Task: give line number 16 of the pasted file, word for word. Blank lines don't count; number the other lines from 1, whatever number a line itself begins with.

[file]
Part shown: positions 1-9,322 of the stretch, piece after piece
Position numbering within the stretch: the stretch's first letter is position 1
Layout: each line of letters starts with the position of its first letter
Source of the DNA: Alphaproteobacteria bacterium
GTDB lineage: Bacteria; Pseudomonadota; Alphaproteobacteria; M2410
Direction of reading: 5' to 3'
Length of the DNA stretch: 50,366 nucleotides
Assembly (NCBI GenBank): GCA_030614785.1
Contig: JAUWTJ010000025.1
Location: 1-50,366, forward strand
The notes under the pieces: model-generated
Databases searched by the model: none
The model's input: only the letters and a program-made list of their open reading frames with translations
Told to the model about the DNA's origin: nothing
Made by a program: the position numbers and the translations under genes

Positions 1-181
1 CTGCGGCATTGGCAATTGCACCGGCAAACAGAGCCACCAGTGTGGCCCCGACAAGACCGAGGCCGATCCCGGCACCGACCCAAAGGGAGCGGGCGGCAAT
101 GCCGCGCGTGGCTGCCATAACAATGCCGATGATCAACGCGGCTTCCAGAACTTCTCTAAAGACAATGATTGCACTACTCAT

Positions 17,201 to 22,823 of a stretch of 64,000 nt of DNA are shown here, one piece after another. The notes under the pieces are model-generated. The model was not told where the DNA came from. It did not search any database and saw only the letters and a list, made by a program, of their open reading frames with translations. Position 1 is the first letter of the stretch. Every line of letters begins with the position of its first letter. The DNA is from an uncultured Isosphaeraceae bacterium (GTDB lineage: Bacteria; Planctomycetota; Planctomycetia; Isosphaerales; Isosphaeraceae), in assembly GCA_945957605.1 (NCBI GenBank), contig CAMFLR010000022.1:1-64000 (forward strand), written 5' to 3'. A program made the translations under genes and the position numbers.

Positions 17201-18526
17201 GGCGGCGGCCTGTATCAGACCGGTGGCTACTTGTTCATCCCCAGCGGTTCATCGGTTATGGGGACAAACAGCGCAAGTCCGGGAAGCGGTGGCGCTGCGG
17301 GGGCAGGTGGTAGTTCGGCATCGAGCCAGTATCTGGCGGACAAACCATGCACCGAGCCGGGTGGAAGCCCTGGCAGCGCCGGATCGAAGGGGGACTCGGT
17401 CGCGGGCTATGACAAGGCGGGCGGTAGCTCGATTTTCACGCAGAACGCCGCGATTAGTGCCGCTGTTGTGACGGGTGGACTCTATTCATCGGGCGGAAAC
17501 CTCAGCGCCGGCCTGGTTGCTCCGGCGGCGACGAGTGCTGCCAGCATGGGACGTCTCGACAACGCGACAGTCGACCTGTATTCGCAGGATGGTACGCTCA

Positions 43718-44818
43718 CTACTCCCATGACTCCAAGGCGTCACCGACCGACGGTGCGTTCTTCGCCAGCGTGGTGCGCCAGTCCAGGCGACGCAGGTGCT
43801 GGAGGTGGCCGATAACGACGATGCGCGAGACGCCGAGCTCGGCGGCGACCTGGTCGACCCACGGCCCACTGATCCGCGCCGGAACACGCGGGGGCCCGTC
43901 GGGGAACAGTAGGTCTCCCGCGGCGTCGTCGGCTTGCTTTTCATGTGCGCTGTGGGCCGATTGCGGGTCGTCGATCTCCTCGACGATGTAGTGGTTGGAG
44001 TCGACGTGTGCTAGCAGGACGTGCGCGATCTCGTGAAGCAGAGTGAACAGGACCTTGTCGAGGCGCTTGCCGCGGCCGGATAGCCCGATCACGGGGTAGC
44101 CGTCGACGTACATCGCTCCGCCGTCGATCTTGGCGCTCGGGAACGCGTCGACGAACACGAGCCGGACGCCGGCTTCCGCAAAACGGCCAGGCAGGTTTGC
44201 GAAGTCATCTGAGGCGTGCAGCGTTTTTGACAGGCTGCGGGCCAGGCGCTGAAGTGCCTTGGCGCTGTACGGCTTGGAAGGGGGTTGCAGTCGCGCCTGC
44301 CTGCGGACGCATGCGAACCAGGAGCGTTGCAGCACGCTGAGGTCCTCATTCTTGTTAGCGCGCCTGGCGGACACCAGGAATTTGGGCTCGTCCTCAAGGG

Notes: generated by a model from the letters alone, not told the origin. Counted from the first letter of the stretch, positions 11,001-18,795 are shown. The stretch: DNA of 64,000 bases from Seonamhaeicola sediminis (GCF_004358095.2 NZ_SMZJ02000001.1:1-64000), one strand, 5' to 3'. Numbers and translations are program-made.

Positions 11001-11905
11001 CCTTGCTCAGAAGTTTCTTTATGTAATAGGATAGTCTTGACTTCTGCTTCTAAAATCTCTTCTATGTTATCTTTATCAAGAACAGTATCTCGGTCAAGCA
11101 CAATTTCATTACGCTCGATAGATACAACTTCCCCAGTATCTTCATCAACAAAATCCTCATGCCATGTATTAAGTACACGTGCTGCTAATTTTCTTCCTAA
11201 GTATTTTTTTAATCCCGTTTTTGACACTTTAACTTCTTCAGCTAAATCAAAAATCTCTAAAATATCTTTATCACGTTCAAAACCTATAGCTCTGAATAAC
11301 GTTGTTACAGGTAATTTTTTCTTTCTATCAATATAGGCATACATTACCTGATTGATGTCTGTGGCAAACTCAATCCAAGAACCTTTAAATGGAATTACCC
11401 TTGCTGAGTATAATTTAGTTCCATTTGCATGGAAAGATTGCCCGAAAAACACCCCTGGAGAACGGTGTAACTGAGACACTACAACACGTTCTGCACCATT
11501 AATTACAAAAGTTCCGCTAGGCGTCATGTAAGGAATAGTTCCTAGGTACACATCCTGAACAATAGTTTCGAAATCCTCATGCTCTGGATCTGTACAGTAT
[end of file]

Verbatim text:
Positions 1-181